Belly after baby? You may have a little known condition diastasis recti
Little known condition causes abdominal muscles to split and stomach to bulge
The avid fitness enthusiast has run six marathons and works more than 50 hours a week as a personal fitness trainer.
But Mrs Sam Blakey cannot seem to get rid of her 'mummy tummy'.
The 52-year-old founder of Ooberfit, a fitness company, tells The New Paper about her struggle with the little known condition 'diastasis recti'.
It occurs when the abdominal muscles around the torso split during pregnancy and do not knit back together afterwards, causing the stomach to bulge.
It was the case with Zara Phillips, the 34-year-old granddaughter of the Queen of England.
A recent photo of the Olympic sportswoman, who has an 18-month-old daughter, sparked rumours that she was expecting another child.
Mrs Blakey realised she has this condition only about four months ago.
She says: "I was working with all these ladies with the condition and had never actually checked to see if I had it.
"So I checked and found that after 16 years, I have a 1cm gap!"
Mrs Blakey adds: "Which means at some point it was probably bigger since I'd had four rather large babies.
"I had never heard of the condition when I was pregnant, only when I was training as a PT (personal trainer), so I never knew to check for it."
During her last pregnancy 16 years ago, she even worked out 38 weeks into her pregnancy before her instructor told her to leave the gym.
With four young children to look after, she did not go back to any kind of exercise for more than a year, going up two dress sizes in the process.
When Mrs Blakey finally decided to get fit and lose the baby weight, she set for herself the target of a 10km race. She soon followed that up with a full marathon.
"I probably could have made the condition even worse as running is high impact, but I think my year off gave it time to heal on its own," she says.
"As personal fitness trainers, we must ensure our postnatal clients are doing the right exercises. Going immediately back to what you were doing before having a baby after only six weeks is a bad choice, yet that is what many women are doing."
Mrs Blakey uses her personal experience to ensure that all her postnatal clients are checked for diastasis recti before she tailors a fitness plan for them.
She considers herself lucky that her diastasis closed naturally over time, although she still has the 1cm gap.
"I probably repaired my diastasis recti by default as I left my body alone and did not stress my abdominal muscles," she says.
"For some women, you can literally dive into their tummy, because their diastasis is so wide. This makes them feel sick to even touch it, and they often face surgery."
Postnatal mothers should not be too obsessed about losing all their weight as quickly as possible, she stresses.
"All the publicity must be very hurtful for Zara Phillips, as it would be for any new mum. Some women still do look pregnant with this condition and it can really affect their confidence.
"There's nothing worse than having someone come up and congratulate you on a new pregnancy when you are not having a baby," says Mrs Blakey.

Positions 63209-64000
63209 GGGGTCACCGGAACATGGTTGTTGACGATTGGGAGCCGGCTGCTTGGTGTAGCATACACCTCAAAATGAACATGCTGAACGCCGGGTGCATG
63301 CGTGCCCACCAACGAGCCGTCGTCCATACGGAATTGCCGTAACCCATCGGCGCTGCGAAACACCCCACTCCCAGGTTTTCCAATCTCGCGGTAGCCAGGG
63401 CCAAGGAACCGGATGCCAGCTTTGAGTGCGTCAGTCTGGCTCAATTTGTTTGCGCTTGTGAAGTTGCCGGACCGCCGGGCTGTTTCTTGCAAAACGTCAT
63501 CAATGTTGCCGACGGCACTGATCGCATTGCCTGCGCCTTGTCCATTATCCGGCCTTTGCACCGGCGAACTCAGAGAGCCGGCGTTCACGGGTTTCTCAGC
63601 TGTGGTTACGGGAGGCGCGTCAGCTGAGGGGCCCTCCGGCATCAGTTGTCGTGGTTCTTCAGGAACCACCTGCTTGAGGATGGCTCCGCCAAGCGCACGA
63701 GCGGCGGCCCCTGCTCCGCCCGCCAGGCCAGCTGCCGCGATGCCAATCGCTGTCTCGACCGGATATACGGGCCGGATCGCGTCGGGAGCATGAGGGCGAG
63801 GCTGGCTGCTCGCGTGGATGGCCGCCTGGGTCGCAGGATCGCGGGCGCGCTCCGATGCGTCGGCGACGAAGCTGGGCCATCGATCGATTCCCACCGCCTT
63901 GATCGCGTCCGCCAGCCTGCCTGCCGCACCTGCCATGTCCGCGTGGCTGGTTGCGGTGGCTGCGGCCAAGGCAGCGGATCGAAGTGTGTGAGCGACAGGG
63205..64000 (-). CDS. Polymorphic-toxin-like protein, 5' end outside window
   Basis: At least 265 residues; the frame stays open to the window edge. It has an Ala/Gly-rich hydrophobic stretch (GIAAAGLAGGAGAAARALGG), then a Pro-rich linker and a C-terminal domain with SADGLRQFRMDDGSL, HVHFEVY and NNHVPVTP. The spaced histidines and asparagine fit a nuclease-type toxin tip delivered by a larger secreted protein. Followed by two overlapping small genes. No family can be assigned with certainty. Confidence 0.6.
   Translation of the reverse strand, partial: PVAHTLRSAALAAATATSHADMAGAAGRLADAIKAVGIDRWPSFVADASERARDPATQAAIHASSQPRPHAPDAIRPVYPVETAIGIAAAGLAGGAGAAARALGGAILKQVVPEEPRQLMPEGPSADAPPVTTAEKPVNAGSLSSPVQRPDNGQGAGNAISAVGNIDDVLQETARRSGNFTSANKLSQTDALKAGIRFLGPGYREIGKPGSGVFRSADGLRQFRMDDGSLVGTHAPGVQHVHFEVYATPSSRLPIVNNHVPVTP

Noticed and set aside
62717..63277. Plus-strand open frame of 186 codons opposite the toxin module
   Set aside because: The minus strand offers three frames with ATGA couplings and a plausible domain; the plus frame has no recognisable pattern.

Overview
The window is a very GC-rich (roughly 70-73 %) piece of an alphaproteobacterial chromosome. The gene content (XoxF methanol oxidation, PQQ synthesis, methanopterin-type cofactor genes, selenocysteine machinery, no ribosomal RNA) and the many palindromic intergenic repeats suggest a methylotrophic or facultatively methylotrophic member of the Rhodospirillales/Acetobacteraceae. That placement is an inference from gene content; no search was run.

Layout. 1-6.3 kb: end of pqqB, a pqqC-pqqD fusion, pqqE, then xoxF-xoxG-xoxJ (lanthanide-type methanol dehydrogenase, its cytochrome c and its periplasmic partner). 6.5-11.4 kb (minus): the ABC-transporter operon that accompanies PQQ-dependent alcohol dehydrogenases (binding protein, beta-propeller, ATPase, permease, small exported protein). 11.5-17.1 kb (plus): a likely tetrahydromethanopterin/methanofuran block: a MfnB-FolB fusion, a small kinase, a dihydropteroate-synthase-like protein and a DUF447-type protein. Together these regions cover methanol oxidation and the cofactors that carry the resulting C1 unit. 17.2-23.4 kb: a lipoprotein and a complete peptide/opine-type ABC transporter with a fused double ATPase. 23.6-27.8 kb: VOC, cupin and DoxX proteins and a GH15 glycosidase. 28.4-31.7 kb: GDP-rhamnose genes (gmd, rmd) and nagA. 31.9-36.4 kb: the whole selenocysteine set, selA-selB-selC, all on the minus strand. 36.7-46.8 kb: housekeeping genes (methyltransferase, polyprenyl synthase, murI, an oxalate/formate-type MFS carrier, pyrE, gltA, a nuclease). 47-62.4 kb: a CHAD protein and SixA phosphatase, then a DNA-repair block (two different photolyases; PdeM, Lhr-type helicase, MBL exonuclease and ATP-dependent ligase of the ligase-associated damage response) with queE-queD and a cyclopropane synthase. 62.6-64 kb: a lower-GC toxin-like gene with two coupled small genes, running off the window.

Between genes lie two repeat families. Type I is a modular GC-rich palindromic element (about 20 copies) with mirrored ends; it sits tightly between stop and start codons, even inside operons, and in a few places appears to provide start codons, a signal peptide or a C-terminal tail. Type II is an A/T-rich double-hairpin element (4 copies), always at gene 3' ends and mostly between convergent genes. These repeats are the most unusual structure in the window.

"It's not about how quickly you lose it, it's about how well you look after your body, and that comes with reshaping yourself to what you used to be, or as near to it, within the parameters of good health."
Up to 40% of post-natal women in S'pore have condition
Women who are obese, older, have multiple pregnancies and births or have repeated caesarean sections run a higher chance of suffering from diastasis recti condition, says Dr Lubna Ahmad Harharah.
Dr Lubna is a specialist obstetrician and gynaecologist at the Mount Elizabeth Novena Specialist Centre.
The abdominal wall becomes thinned due to stretching, she adds.
"The diastasis recti condition is a condition that affects around 35 to 40 per cent of postnatal women in Singapore.
"It is the separation (diastasis) of the rectus abdominal muscles due to laxity of the abdominal muscles after a delivery," explains Dr Lubna.
This condition can take several weeks to recover and may cause abdominal discomfort and cosmetic issues.
Dr Ann Tan, an obstetrician and gynaecologist at Mount Elizabeth Hospital, says: "To reduce the risk of diastasis and back strain occurring during pregnancy, women should care for their abdominal muscles and core strength."
Dr Tan advises women to practise antenatal Pilates to train their core muscles to lower the risk of diastasis.
(Left), A normal stomach, where the ab muscles are close together. (Right), Diastasis recti occurs when during pregnancy, the belly puts so much pressure on the ab muscles that they are moved aside. TNP GRAPHICS: ELRAD CHOY
Senior physiotherapist Ms Danielle Barratt, who specialises in Women's Health at Physio Asia Therapy Centre, provides a short guide for women to follow if they want to check for diastasis recti (DR):
1 To check if a woman has a DR, she should adopt the 'crook lying posture' - lying on her back on a solid surface, with her knees bent near 90 degrees and her feet flat on the floor.
2 Place the tips of the fingers approximately 5-6 cm above the belly button, with fingertips facing downwards.
3 The woman should then lift her head off the floor very gently, breathing out as she lifts her head off the floor, she will be able to feel her abdominal muscle contract towards and either side of her fingertips.
4 The distance left where the muscles do not close is the DR gap.